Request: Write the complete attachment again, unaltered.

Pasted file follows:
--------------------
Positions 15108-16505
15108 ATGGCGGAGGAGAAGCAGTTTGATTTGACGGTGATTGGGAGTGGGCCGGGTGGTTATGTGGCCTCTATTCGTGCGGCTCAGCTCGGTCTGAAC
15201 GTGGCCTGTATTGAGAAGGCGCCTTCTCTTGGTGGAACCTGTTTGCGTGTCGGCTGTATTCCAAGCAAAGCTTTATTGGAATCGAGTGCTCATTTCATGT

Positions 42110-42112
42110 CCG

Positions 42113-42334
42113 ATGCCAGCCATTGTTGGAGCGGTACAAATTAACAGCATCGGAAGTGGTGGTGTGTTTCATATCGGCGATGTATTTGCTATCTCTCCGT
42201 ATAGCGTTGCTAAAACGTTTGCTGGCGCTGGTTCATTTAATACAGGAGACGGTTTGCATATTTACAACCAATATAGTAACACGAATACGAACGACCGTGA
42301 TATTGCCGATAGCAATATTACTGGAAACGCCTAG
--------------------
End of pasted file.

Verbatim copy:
Positions 15108-16505
15108 ATGGCGGAGGAGAAGCAGTTTGATTTGACGGTGATTGGGAGTGGGCCGGGTGGTTATGTGGCCTCTATTCGTGCGGCTCAGCTCGGTCTGAAC
15201 GTGGCCTGTATTGAGAAGGCGCCTTCTCTTGGTGGAACCTGTTTGCGTGTCGGCTGTATTCCAAGCAAAGCTTTATTGGAATCGAGTGCTCATTTCATGT

Positions 42110-42112
42110 CCG

Positions 42113-42334
42113 ATGCCAGCCATTGTTGGAGCGGTACAAATTAACAGCATCGGAAGTGGTGGTGTGTTTCATATCGGCGATGTATTTGCTATCTCTCCGT
42201 ATAGCGTTGCTAAAACGTTTGCTGGCGCTGGTTCATTTAATACAGGAGACGGTTTGCATATTTACAACCAATATAGTAACACGAATACGAACGACCGTGA
42301 TATTGCCGATAGCAATATTACTGGAAACGCCTAG